Assistant Chief Charles Wells will shares the lessons from when four of his firefighters were held at gunpoint. Learn more in Wells' program "Firefighters Taken Hostage" at Firehouse Expo.
What will attendees to your program walk away with?
My hope is that attendees should take away from this incident, and incidents that have occurred across the nation, the awareness that similar situations will arise and that presents dangers to first responders. Not only is the general public targets for violent events, so are first responders. By sharing our experience, it will better prepare attendees to look at their own organization to develop policy and procedures for similar events.
What is the story behind your class?
In April 2013, the crew of Gwinnett Fire Station 10 was taken hostage at gunpoint while responding to a standard emergency medical call. The patient had placed the call to 911 dispatch with the intent to hold the crew hostage in order to meet particular demands regarding his home and utilities. A member of the crew was able to make safe contact with dispatch to inform them of the patient's intent and demands. Gwinnett Police and SWAT teams were immediately dispatched to the scene of incident and were able to incapacitate the patient, without major incident or loss of life for any public safety member involved.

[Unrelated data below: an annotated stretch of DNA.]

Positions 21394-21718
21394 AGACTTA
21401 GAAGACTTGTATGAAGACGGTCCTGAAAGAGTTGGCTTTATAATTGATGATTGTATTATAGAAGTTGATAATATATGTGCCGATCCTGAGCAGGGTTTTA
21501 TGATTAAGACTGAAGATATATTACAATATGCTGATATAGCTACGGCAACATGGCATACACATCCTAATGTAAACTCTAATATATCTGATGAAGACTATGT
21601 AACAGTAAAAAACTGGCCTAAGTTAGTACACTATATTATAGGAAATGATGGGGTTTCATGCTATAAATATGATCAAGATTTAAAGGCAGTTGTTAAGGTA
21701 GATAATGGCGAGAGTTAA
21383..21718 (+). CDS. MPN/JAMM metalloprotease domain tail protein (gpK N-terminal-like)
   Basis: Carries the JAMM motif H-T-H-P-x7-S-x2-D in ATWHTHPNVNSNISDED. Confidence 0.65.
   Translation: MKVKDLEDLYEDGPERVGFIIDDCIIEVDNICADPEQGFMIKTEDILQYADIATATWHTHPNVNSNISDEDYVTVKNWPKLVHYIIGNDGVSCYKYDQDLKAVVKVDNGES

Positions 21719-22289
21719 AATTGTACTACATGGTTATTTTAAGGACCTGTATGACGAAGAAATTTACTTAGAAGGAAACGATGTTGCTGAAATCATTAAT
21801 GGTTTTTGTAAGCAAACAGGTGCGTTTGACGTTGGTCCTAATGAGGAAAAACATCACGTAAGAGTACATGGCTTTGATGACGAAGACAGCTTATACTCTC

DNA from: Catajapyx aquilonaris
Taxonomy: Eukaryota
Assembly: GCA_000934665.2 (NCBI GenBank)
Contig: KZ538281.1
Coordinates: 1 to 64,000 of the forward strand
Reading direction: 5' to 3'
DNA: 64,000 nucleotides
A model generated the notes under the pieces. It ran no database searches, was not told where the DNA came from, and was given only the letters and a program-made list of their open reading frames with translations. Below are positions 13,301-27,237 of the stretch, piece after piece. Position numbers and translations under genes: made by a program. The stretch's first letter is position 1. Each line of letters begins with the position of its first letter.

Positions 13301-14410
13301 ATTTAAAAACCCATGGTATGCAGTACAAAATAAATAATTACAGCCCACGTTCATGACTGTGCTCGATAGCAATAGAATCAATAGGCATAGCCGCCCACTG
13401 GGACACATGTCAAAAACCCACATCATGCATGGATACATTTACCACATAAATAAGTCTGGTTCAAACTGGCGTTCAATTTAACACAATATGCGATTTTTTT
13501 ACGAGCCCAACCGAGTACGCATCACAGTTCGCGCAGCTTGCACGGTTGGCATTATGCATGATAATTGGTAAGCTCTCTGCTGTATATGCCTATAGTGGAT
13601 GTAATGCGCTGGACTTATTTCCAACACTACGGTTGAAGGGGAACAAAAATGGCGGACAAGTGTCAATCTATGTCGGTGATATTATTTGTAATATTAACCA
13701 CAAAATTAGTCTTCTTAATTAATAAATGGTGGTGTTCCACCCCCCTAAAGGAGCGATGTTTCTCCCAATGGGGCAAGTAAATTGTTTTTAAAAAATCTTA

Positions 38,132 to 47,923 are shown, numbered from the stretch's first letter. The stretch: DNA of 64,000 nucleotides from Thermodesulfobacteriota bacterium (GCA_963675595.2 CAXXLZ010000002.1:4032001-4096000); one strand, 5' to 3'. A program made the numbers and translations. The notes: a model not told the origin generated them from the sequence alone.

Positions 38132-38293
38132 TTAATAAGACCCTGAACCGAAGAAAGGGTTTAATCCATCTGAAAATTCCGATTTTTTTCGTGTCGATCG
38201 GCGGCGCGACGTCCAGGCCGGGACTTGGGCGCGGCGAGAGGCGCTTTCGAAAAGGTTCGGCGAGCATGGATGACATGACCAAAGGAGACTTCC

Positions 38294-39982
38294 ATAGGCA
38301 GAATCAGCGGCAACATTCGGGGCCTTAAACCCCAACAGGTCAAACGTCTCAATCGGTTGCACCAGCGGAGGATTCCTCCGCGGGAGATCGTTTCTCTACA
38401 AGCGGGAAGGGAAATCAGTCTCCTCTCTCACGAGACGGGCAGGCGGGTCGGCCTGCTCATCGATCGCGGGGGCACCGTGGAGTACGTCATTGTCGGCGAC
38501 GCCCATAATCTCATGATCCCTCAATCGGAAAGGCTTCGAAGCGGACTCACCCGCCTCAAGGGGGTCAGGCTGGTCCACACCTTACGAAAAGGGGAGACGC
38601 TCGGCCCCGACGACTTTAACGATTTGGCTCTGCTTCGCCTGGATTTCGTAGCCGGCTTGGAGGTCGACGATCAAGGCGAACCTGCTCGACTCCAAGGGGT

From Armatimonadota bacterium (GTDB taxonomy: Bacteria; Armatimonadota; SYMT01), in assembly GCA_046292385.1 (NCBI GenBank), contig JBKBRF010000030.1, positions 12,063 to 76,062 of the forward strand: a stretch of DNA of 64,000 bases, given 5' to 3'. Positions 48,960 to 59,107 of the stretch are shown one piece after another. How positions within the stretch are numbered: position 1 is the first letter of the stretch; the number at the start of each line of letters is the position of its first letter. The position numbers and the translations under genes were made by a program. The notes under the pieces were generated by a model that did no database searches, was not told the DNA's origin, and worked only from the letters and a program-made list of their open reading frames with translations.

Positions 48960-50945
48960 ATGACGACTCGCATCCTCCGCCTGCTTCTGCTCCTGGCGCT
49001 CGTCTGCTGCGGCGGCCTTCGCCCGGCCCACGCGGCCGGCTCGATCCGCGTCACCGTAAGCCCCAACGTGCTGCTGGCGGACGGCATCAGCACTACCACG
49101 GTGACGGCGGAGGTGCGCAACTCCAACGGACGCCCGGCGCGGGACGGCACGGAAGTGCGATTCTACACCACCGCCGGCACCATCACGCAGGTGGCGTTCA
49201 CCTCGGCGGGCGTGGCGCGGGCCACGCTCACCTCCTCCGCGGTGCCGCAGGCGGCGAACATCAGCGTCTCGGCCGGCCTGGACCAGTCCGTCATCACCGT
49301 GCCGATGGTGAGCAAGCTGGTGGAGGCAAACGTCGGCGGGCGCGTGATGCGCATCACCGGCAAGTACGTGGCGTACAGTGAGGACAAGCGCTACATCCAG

Tell us about your time in the fire service.
I started the fire service as a volunteer when I was 18 and served the communities I lived in and began my career with the Gwinnett County Department of Fire and Emergency Services in 1987. I've been blessed to be promoted through the ranks working at some of the busiest stations throughout the county and was responsible for all aspects of emergency service delivery. I have served on the hazardous materials tTeam, headed the department's special operations area, and represented the department at local and state-wide fire and emergency medical services committees. I have my associate's degree in fire department management from Georgia Perimeter College, a bachelor's degree in organizational management and leadership and a master's degree in business administration from Reinhardt University.
What has been the highlight of your career?
Being promoted to assistant chief, leading our operations division. Operations consists of 30 fire stations and 700 men and women who respond to over 66,000 calls annually and transport over 35,000 patients. It is truly an honor to work with each one in fulfilling our mission of saving lives and protecting property.
What’s one piece of advice that you can give to Firehouse Expo attendees to make it a great experience?
Our mission statement in Gwinnett is to save lives and protect property. We put ourselves in the line of danger every time we step on that apparatus. As the world changes and we face more complex incidents such as the one I am speaking about, we need to be prepared to go that step further when duty calls.
The 31st Firehouse Expo will take place in Baltimore, MD, July 15-19, at the Baltimore Convention Center. This year's conference offers over 90 education sessions, including hands-on training, in-depth workshops and classroom sessions. Find out more about Firehouse Expo, the exhibitors who will be showcasing their products and learn how to register go to: FirehouseExpo.com.